And so people just need to know where they’re going to get that and watch this as we’re starting to see it develop. We can predict that we’re going to have severe weather. Exactly where it’s going to happen, that’s — that’s the piece that we don’t know until it gets almost right on top of them.
Q How long was it on the ground? And what was the top airspeed? Do we — do we know that at this point?
ADMINISTRATOR CRISWELL: I don’t have the top airspeed. I know that the initial reports are that the tornado was on the ground for somewhere around 100 miles and for about an hour or so.
The National Weather Service is doing their assessment to determine exactly what that was. But when I was in Rolling Fork on Saturday, in Rolling Fork, they said it was 15 seconds in that community. Right? And so 15 seconds —
ADMINISTRATOR CRISWELL: One-five. They said they heard the warning, they took shelter, and it was about 15 seconds later that it was — oops, I’m sorry — that it was gone. And you see this destruction for something that was just seconds on them themselves.
Q Is there any concern that the existing infrastructure in a place like Rolling Fork — I mean, we’re landing in Jackson, Mississippi. There’s an ongoing water crisis there. Is the infrastructure at a point in Rolling Fork and the surrounding area where — even with this 30 days of funding, are there concerns beyond that that this community will be able to have access to — to what they need?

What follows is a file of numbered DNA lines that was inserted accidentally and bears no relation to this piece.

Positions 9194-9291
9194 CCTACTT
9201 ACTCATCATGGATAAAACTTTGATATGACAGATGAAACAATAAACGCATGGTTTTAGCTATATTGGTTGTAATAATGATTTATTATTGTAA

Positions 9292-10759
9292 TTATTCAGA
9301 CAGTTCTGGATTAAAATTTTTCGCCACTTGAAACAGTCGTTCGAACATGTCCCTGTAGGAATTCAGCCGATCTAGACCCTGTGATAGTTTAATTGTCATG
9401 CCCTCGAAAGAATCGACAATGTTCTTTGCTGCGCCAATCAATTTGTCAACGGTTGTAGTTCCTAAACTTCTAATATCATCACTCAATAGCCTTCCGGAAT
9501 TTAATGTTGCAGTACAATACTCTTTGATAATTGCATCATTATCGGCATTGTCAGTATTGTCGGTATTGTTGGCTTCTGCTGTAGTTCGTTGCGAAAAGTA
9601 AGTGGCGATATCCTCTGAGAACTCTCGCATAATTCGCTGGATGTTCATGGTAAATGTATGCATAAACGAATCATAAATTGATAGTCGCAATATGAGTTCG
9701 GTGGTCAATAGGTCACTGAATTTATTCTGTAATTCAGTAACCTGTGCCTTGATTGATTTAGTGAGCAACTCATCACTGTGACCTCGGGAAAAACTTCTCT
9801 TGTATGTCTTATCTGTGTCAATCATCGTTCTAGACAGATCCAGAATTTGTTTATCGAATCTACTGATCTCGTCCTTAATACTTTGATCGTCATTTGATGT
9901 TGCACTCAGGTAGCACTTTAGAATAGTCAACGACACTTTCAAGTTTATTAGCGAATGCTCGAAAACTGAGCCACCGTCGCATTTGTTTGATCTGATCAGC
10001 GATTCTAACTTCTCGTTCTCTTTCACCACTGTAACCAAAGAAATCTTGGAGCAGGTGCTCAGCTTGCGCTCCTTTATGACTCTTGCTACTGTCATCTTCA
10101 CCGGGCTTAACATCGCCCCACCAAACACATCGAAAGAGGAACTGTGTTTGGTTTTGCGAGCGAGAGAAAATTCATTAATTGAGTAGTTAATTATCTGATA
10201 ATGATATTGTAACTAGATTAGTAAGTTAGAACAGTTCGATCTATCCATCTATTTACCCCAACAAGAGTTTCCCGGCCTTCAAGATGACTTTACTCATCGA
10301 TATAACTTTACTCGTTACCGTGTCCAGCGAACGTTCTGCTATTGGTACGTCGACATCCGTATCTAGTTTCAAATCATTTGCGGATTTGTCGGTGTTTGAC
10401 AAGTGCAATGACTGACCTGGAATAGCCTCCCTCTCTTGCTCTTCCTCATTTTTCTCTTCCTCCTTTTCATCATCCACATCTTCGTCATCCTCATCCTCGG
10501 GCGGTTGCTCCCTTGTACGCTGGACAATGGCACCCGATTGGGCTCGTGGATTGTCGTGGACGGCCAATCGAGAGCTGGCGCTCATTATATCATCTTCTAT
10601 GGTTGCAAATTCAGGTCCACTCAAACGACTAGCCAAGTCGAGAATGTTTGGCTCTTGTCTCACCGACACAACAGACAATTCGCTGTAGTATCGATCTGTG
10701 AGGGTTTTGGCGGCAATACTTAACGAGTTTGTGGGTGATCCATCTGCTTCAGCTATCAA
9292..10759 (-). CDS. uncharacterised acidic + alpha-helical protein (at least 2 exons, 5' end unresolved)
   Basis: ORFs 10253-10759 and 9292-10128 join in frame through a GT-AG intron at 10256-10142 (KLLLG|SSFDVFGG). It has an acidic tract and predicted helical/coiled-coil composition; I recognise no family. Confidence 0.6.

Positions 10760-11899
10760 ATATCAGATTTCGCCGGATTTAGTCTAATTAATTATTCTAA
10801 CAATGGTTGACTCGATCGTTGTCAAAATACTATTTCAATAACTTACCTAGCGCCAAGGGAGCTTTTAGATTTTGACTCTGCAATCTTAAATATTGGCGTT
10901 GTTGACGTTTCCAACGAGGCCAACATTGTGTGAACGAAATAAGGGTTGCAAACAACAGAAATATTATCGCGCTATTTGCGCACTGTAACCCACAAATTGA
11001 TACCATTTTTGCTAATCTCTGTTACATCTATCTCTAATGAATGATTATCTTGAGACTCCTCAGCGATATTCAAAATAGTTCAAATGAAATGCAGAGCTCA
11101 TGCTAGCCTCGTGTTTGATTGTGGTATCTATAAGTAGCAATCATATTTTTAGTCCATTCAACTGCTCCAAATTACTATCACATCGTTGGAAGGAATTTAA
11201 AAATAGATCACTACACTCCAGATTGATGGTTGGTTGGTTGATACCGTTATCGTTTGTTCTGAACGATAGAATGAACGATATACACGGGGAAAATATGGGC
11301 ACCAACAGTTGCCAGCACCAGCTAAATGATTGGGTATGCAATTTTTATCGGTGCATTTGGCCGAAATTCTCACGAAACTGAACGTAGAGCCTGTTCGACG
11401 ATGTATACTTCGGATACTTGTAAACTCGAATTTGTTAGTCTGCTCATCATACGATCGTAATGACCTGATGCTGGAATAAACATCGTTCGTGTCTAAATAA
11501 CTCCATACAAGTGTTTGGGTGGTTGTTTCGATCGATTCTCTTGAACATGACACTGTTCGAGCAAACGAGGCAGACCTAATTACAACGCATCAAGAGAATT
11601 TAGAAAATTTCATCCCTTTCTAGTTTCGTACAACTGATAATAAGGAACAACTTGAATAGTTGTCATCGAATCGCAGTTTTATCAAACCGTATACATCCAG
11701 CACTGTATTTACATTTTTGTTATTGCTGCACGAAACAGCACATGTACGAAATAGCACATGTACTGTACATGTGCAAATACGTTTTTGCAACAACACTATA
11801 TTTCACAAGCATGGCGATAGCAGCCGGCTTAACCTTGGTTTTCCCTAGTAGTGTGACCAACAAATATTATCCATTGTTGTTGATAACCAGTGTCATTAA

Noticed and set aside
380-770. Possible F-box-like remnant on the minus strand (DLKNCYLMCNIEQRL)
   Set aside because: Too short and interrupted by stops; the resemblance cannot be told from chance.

ADMINISTRATOR CRISWELL: I think that they’re making great strides already in repairing the infrastructure. I was able to talk with the mayor of Amory just this morning. He said they’ve lifted all of their boil water notices and that the power is expected to be 100 percent restored here shortly.
I know in Rolling Fork some of the same things. I think what we need to do is — as those facilities were damaged, we want to make sure, as they’re rebuilding them, we’re rebuilding them to a higher code that has greater wind resistance — right? — and gives them greater protection against these high winds.
Q Governor Reeves has been a critic of this administration. Can you describe how the collaboration with his administration has been during the recovery?